BillMoyers.com, 2/22/13. Prof. Emeritus Richard Wolff (economics) was a guest on "Bill Moyers & Company" and discussed raising the minimum wage and why it is necessary to make major changes to the capitalist system so that it can survive and serve ordinary people, not just the economic elites. Read the profile of Wolff posted on the BillMoyers.com website.

Time, 2/20/13. Brad Tuttle (journalism) addresses how gasoline prices have recently increased, just as they did around the same time last year. Time, 2/19/13. Tuttle examines Carnival’s compensation offer to cruise passengers who were stranded at sea on a disabled ship. Time, 2/7/13.Tuttle writes about how the foreclosure crisis in Florida means real estate deals for those with the resources to take advantage. Time, 2/8/13. Tuttle writes about the ethics of taking advantage of mistakes on airline fair listings online to get cheap flights. Time, 2/13/13. Tuttle says joining the Burmese python hunt in Florida is a really bad idea on many levels. Time, 2/6/13. Tuttle discusses the decline in "old-fashioned stick-ups" at banks, noting that with ATMs and online transactions, there is a sharp increase in scams and electronic theft. Time, 2/5/13. Tuttle focuses on consumers, who want to continue buying cars powered – at least in part – by gasoline, and that accounts for the popularity of the Toyota Prius. However, other car manufacturers are producing hybrids which is heating up the competition. Time, 1/29/13. Tuttle says consumers like the idea of electric cars, but so far haven’t gotten past concerns about high costs and limited range for the vehicles. Time, 1/28/13. Tuttle says airlines are running out of ideas for new fees to charge customers.

Daily Hampshire Gazette, 2/16/13. A story looks at efforts by anthropologists Robert Paynter and Donna "Rae" Gould to repatriate the remains of Native Americans. Originally dug up in 1925 by an Amherst college faculty member, the remains later were given to UMass Amherst. Paynter and Gould have been working for more than a decade to return the materials to the appropriate tribes.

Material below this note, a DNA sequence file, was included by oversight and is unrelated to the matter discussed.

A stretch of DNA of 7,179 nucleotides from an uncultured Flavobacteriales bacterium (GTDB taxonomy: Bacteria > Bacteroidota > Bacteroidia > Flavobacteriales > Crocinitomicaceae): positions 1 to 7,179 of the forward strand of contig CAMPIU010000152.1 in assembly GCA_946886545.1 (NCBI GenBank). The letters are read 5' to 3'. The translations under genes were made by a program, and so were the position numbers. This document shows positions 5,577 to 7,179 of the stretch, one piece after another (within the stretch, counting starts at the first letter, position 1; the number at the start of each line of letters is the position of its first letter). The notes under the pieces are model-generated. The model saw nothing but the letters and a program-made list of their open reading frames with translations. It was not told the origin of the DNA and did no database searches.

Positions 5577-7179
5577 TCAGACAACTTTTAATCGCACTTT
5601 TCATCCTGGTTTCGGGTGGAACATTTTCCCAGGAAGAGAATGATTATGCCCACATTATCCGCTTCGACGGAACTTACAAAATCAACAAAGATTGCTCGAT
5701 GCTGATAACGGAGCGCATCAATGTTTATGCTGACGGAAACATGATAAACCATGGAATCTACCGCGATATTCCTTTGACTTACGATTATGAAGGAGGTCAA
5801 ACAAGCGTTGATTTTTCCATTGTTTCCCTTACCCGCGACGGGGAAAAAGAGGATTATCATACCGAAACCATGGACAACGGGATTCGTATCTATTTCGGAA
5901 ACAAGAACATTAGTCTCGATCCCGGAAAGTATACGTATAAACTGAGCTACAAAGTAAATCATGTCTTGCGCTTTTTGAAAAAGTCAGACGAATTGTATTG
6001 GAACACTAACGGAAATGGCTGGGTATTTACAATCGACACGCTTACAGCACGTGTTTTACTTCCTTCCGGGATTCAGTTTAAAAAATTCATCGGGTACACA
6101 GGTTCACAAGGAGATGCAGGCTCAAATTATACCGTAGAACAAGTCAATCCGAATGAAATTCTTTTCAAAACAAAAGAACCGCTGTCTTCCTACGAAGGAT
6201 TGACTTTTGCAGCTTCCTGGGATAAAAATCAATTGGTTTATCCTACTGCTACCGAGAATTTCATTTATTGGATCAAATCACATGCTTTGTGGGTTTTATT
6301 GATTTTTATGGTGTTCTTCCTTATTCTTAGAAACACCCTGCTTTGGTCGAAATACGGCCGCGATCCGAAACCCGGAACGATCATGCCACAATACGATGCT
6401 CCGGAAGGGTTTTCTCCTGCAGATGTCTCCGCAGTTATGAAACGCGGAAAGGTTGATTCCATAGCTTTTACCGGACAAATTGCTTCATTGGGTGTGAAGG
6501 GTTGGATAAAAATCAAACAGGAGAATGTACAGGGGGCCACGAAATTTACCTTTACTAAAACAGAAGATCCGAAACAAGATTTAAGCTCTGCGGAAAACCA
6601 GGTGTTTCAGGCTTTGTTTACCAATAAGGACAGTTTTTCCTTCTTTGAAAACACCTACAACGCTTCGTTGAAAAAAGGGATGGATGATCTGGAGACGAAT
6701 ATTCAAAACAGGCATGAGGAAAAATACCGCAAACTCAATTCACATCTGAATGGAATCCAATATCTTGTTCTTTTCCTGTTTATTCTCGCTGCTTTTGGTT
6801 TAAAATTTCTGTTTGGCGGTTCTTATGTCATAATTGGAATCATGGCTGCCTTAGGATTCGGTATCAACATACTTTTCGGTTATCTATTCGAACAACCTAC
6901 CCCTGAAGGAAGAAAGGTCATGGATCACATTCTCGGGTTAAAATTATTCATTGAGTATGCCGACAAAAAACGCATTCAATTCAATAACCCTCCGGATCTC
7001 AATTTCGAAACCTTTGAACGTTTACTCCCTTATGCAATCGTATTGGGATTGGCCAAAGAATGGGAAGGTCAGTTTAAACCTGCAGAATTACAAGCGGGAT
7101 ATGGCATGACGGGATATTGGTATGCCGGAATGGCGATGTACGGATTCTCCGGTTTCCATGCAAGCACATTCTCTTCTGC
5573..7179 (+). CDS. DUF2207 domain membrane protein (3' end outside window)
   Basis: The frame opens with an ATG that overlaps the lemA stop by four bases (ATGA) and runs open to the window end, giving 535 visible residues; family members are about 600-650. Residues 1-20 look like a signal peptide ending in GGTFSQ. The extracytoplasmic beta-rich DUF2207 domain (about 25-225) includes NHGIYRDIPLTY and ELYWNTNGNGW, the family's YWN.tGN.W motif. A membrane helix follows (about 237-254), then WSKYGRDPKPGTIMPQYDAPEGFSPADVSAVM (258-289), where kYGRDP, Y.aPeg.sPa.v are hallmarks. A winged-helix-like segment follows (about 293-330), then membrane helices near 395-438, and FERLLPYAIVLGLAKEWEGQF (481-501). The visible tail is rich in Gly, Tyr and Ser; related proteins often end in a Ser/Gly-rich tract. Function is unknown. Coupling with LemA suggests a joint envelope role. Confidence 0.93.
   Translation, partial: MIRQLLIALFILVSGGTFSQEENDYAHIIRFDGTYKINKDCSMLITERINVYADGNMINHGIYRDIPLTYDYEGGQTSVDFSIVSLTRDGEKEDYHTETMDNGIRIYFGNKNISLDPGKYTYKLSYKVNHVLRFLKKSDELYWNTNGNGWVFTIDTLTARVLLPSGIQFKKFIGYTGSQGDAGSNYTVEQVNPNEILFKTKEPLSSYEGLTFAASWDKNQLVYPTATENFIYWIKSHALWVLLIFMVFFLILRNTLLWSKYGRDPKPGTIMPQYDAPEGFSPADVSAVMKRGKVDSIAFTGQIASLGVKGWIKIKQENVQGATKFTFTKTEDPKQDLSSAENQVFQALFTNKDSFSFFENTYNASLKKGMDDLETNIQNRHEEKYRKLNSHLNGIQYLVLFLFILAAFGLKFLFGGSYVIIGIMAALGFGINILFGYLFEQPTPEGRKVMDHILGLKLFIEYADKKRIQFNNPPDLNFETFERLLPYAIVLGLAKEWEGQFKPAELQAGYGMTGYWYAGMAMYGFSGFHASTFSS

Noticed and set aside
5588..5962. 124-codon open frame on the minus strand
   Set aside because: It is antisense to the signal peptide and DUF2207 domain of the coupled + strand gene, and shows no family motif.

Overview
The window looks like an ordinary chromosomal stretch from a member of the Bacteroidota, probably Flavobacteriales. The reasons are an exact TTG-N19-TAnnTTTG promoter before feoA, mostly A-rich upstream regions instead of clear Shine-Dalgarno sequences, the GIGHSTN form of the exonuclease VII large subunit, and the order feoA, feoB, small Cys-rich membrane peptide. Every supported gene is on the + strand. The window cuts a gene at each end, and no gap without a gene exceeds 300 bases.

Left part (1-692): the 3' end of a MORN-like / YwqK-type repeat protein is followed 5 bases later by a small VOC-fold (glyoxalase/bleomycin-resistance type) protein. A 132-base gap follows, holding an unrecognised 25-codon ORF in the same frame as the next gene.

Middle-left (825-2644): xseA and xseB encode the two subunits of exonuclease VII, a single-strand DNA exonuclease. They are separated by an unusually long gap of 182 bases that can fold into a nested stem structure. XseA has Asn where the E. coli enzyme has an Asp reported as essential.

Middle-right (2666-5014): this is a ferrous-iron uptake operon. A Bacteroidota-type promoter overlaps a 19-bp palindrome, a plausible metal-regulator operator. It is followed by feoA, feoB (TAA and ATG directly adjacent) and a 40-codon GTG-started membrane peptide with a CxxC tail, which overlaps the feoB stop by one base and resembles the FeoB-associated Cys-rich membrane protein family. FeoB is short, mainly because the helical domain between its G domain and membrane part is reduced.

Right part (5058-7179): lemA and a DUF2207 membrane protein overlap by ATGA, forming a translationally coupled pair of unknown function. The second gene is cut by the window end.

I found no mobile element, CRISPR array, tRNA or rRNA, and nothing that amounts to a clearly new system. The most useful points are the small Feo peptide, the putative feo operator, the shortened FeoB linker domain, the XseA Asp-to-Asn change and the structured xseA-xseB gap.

WFCR Morning Edition Extra, 2/15/13. Brian McDermott (journalism) discussed his current photography exhibit, Saturday Night in America, at Flying Object in Hadley. Be sure to click through to see some of the photos.

WWLP Channel 22, 2/14/13. Robert Pollin (economics), co-director of the Political Economy Research Institute and PERI researcher Jeannette Wicks-Lim discuss the effort to boost the minimum wage.

The American Prospect, 2/13/13. Tatishe Nteta (political science) finds that working class African-Americans join their white counterparts in high support for restrictive immigration policies.

PBS MediaShift, 2/13/13. In an article on whether news media outlets should be willing to pay college interns, Steve Fox (journalism) says it’s nice that City University of New York has a policy of having the school pay interns if the news outlet won’t, but that the onus should be on the company.

Real News Network, 2/13/13. Gerald Epstein (economics), discussing President Obama's State of the Union address, says his language on wages, infrastructure and climate change could help shift the debate but didn't go far enough.

The International, 2/11/13. Kevin Young (political science) comments about how the U.S. government is suing Standard & Poor’s for its role in the financial meltdown of 2008 that nearly destroyed the international financial system.

Federal News Radio, 2/11/13. Jane Fountain (political science and public policy) discusses how federal agencies can better work together. Fountain, who has recently published a report on such cross-agency collaboration, is director of the National Center for Digital Government.

Financial Times, 2/8/13 [requires registration]. Lee Badgett (economics), director of the Center for Public Policy and Administration, comments about how support for legalizing same-sex marriage is growing around the world.

Montana Public Radio News, 2/5/13. A study done by the Political Economy Research Institute is cited in an op-ed about the need to preserve timberlands in Montana. The PERI study found that for every $1 million invested in forest restoration creates 40 jobs, compared to 14 jobs created for the investment in solar power, or 13 jobs for an investment in wind industries.

Bloomberg, 2/4/13. Neil Silberman (anthropology), commenting about the dig at Israel's Beth Shemesh, notes that its having been a border town and a source of tension between the Philistines and the kingdom of Judah make it most interesting.

Bloomberg BNA, 2/4/13. Michael Ash (economics) comments on a report that says the amount of toxic material released in the air, water and through other means—and the risk—has declined since 2001, reminding us that it is important to remember that all toxic materials are dangerous, but some are considerably more toxic than others. WGBY-TV 57, 1/23/13. Michael Ash (economics), chair of the department, discusses ideas for dealing with the federal debt ceiling on the talk show “Connecting Point.”

San Francisco Chronicle, 2/3/13. Sheldon Goldman (political science) says President Obama has nominated more ex-prosecutors to be federal judges than any president since Dwight D. Eisenhower.